Board recommends freezing Oklahoma legislative pay
OKLAHOMA CITY (AP) _ A freeze on legislative salaries through 2010 was recommended Tuesday by the Legislative Compensation Board.
The vote was 3-2 on a nonbinding resolution by board Chairman Ken Miller, economics professor at Oklahoma Christian University. Miller and the two other board members who supported the freeze are appointees of Gov. Frank Keating.
Voting against the plan were David Lee, Oklahoma City attorney, and Don McCorkell, former House member. Lee and McCorkell were appointed by legislative leaders. Four board members did not attend the special meeting at the Capitol.
McCorkell argued against the plan, saying House and Senate members have a seven-day-a-week job dealing with legislative matters and constituent services.
He said keeping legislative salaries low would lead to a Legislature made up almost exclusively of retirees or young people who otherwise would be in entry-level positions in the private sector.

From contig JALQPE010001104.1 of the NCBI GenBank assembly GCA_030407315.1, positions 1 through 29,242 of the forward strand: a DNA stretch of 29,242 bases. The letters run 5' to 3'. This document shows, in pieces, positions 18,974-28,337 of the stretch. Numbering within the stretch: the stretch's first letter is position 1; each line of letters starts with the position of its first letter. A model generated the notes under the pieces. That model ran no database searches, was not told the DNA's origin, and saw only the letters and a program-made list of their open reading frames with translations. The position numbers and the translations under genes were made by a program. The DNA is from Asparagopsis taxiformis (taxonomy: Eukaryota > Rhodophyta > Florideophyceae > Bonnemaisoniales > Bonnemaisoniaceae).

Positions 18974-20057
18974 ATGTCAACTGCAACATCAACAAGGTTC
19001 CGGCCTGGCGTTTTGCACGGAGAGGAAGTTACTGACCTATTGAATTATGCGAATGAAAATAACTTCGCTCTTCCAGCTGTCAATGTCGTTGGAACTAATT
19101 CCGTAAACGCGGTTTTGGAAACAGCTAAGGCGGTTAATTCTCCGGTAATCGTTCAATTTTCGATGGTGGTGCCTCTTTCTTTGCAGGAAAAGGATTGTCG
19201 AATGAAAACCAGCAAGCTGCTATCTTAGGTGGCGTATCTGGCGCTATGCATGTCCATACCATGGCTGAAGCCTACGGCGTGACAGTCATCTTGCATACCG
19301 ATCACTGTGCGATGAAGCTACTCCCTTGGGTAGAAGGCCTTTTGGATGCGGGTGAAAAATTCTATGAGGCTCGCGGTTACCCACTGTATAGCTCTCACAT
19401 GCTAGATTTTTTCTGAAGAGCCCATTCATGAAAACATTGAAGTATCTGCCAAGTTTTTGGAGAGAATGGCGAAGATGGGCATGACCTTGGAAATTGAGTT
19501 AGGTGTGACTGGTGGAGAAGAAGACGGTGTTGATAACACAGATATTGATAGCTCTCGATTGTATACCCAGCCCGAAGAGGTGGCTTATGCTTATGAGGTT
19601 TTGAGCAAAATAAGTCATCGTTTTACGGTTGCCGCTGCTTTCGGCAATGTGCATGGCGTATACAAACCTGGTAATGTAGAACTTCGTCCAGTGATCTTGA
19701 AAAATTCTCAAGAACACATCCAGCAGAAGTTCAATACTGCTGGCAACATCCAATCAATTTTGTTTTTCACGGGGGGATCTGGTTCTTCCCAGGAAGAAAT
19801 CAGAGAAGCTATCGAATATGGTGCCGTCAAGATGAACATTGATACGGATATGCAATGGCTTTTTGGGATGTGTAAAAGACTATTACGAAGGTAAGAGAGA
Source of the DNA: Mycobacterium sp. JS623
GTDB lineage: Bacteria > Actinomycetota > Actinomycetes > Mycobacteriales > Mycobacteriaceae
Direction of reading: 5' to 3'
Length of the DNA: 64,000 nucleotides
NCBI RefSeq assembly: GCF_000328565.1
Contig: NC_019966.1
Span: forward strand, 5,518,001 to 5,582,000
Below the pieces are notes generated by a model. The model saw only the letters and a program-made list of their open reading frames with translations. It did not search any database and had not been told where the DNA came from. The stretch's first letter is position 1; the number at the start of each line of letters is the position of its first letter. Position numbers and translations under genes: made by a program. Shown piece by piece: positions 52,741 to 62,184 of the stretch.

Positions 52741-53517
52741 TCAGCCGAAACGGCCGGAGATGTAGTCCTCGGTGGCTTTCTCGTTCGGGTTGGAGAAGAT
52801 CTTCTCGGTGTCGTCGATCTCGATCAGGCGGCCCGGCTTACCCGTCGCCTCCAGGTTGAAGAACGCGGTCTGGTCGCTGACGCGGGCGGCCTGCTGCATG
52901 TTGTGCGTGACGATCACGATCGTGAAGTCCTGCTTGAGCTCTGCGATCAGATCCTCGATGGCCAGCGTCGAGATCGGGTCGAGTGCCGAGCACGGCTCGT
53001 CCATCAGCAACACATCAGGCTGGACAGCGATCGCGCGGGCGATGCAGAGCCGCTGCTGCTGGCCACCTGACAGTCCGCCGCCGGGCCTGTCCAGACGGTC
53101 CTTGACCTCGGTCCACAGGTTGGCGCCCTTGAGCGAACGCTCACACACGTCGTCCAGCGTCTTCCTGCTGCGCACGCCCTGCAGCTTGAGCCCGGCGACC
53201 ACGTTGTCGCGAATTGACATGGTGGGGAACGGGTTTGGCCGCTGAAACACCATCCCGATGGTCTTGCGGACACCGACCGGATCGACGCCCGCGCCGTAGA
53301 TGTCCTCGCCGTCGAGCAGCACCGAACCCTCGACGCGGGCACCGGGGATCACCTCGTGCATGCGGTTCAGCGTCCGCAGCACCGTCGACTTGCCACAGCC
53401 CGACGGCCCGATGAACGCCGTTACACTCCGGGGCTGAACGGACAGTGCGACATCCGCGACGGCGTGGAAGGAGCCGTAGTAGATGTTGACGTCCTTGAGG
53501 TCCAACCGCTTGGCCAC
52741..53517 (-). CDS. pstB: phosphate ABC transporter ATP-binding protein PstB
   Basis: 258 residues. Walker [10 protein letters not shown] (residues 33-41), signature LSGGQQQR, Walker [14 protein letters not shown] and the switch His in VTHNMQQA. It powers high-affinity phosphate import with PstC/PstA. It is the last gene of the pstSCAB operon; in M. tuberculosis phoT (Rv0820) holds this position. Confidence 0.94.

Lee said the board can only act on legislative salaries in odd-numbered years and it was pointless to consider Miller's proposal.
``I just thought it was not necessary and not authorized by the statue and constitution,'' the Oklahoma City attorney said.
Miller argued the board made a mistake in 1997 when it raised legislative salaries 20 percent to $38,400 a year.
He said Oklahoma legislators' pay dwarfs the pay of lawmakers in surrounding states and is near the top of all states. At the same time, he said, the pay of teachers and other public employees in Oklahoma trails other states.
``It is just not right for our legislators' pay to be off the top of the chart when all other incomes in the state lag so far behind the national averages,'' Miller said.
Under Miller's proposal, legislative pay after 2010 would be increased in concert with the cost-of-living adjustment determined by the federal government.